On June 7 I arrived at Breadloaves and promptly ran into Jill and Meg, friends from years past. That evening I followed them down to Bath Rock where Helen and Paul had an extra parking spot.
Jill and I climbed at Lost World. On the way over in my truck I saw her eyeing the rubber chicken I keep on the console.
“Don’t even think about squeezing my chicken!”
Jill promptly grabbed it and squeezed several times, with the chicken emitting a squeal each time.
“Aw jeez, why does everyone have to squeeze my damn chicken?”
“Hey, and old dude like you should be happy a woman wants to squeeze your chicken!”
The 5.9 at the far right end of Lost World has a bouldery start above a ledge. Jill started up but didn’t like it.
“Push me up, I don’t want to fall. Just grab my butt and push!”
“But Jill, my wife says I shouldn’t grab other women’s butts!”
“I’m a lesbian, it doesn’t count! Now push!”
It’s almost two months later and I’ve forgotten most of this trip. I also climbed with Suzy for a day. Joan, who Sue and I have climbed with a couple times before, showed up after a week and we made a good team for the remaining two weeks.
Joan is a solid trad leader and we were able to swing leads on some new crags I’ve never been to including the crack house on the back side of Castle Rock, as well as Creekside Crag. Both of those have a nice collection of 5.7 to 5.9 crack climbs.
My long Covid joint pain was on a down swing so I was only limited by my right knee which didn’t like high steps. I ended the trip with a hang dog ascent on Bloody Fingers. I hung at least 7 times, including the first 25 feet of rattly hands. But there were long sections where I had to climb above small gear, like a 00 brassy, or a sketchy cam. I wasn’t always able to pull on gear and had to really climb much of it. Near the crux at the top I was hanging-resting on a super sketch flared #1 red. Then I had to climb above that thru the friction crux. There may have been a semi good green, but after that it was go time to the top where I got in a tipped out yellow totem right before the chains.
I needed a lot more prep time to get ready for that climb. I basically went from 5.8 to 5.10, much too big of a jump.
A few days after returning Sue and I went to Squamish but my joints were acting up and I could barely bend my knees enough to climb 5.8. We bailed early after 5 days and I went in to to see my doctor. She gave me a 12 day tapered prescription for Prednisone. That was an overnight miracle cure. All my long covid joint pain symptoms vanished.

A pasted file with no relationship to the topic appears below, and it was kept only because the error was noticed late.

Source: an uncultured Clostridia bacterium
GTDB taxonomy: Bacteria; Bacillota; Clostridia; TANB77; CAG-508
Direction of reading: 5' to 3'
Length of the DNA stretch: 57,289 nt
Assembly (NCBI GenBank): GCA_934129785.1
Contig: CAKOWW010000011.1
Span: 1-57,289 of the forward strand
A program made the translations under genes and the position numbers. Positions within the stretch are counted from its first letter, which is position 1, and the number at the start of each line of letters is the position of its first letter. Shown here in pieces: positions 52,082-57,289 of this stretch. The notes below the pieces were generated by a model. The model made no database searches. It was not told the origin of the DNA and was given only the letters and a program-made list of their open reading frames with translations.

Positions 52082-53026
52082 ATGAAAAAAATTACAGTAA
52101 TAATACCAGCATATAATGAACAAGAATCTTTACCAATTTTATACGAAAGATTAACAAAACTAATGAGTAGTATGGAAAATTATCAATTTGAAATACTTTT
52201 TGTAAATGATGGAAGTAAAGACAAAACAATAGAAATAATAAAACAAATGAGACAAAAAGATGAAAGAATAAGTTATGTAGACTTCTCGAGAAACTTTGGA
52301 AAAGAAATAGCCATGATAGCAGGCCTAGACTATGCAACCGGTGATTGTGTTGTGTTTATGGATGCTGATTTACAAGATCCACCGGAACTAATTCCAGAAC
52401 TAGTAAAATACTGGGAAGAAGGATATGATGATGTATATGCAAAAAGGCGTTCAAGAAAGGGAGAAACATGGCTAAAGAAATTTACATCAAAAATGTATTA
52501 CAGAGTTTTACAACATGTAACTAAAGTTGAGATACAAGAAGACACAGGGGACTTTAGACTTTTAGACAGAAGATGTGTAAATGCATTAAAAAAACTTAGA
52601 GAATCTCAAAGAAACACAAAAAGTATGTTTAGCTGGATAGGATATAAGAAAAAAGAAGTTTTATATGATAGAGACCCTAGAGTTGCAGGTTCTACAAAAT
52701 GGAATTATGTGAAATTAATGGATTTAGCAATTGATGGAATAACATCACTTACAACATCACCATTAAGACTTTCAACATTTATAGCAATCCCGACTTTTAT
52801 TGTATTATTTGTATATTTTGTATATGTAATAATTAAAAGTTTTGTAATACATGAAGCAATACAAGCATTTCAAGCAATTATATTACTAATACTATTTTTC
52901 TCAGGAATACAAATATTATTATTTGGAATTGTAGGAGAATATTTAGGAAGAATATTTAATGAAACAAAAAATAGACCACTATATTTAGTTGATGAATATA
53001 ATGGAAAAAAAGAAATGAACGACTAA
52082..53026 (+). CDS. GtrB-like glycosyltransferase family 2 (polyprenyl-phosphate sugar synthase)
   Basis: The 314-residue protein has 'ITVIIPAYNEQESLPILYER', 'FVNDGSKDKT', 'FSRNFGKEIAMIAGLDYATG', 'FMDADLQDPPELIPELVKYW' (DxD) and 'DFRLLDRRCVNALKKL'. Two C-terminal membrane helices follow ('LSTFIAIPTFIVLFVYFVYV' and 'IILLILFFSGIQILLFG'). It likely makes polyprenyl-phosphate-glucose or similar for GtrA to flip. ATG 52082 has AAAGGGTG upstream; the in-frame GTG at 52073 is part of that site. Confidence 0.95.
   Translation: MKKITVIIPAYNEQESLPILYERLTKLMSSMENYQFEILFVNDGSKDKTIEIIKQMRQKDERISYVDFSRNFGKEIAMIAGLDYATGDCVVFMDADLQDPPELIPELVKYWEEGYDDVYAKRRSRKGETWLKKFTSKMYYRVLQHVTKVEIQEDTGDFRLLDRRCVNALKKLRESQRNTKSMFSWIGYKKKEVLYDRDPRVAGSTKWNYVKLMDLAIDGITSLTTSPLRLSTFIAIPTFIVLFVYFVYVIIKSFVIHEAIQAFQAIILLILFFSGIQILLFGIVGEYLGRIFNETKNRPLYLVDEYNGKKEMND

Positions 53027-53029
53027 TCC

A couple weeks later I went back to Squamish with James to meet Chad and L. By chowing down on Ibuprofen I was mostly able to climb, but I was only half the climber I used to be. We thrashed up Sky Walker. That used to be a cruiser for me, but I was super sketched on most of my leads. It sucks losing all your skill.
We did have a fun time on Front Side 180. It’s a 9 pitch bolted 5.7 at Chek. The walk off is long and I was glad to have walk off shoes.
August 8th I went in to see a Neurologist. He diagnosed me with PMR, possibly triggered by Covid. But it could have also just been bad luck & old age. Similar to Menieres Disease, which I got at 40, PMR hits people at 60. Gosh, there are so many fun milestones while getting old.
PolyMyalgia Rheumatica is an inflammatory disorder. He said he can cure me and prescribed a low dose of Prednisone in a months long taper. I was very relieved to finally put a name to all these symptoms.
The drugs started working after 3 days. Most of my pain is gone. One of the warning symptoms that you are getting PMR is pain in the neck. Not surprisingly, I’ve had a trick neck for 3 months. I have trouble looking to my left. Now, finally, I can use my neck again. Necks are quite useful when they work.
Friday I went for a bike ride to the Amazon yellow box for a package. As I was coasting down a gentle hill in the mellow evening light, I saw an insect zooming toward me. I figured he’d just bounce off but no. He slammed into my bare neck and bit me right below the adams apple 3 times. I guess African Killer Bees have entered our town. It burned like a hot poker for the next hour. Then I started swelling up. It’s freaky to get bit on the neck right by the windpipe. I was worried it would start to choke me.
Then my entire body started to itch like crazy, from my feet to my hands and scalp. Everything was on fire! I realized I was having some kind of a reaction. I called Lisa and she said to take 2 benadryl. That seemed to stop the acceleration of symptoms but my chest continued to swell up and redden. Sue was worried I’d go into anaphylactic shock.
While all that was going on, Lisa went into labor at midnight. They couldn’t bring their 2 year old to the hospital so Sue rushed down to their house in the middle of the night. I was too messed up from the bee sting to go with her.
By the next day we had a new grand kid. I drove the Tundra down to see them at the hospital. They were there two nights but were home Sunday.
My symptoms have backed off to the point where I can play ping pong again. I’m half the player I used to be due to stiffness, but it’s nice to be back in the game.
I’ve been working through the Tundra 50,000 mile service. So far I’ve changed the gear oil in both differentials. Next up is the transfer case. It uses a flat 75 weight oil and has weird drain plugs. They use pipe threads with a 10mm allen bolt. You either have to apply your own sealant, like on a house water pipe, or buy the drain plug from the dealer with the sealant already applied to the threads. Craig advised the dealer route since there were no specs on the proper pipe thread sealant.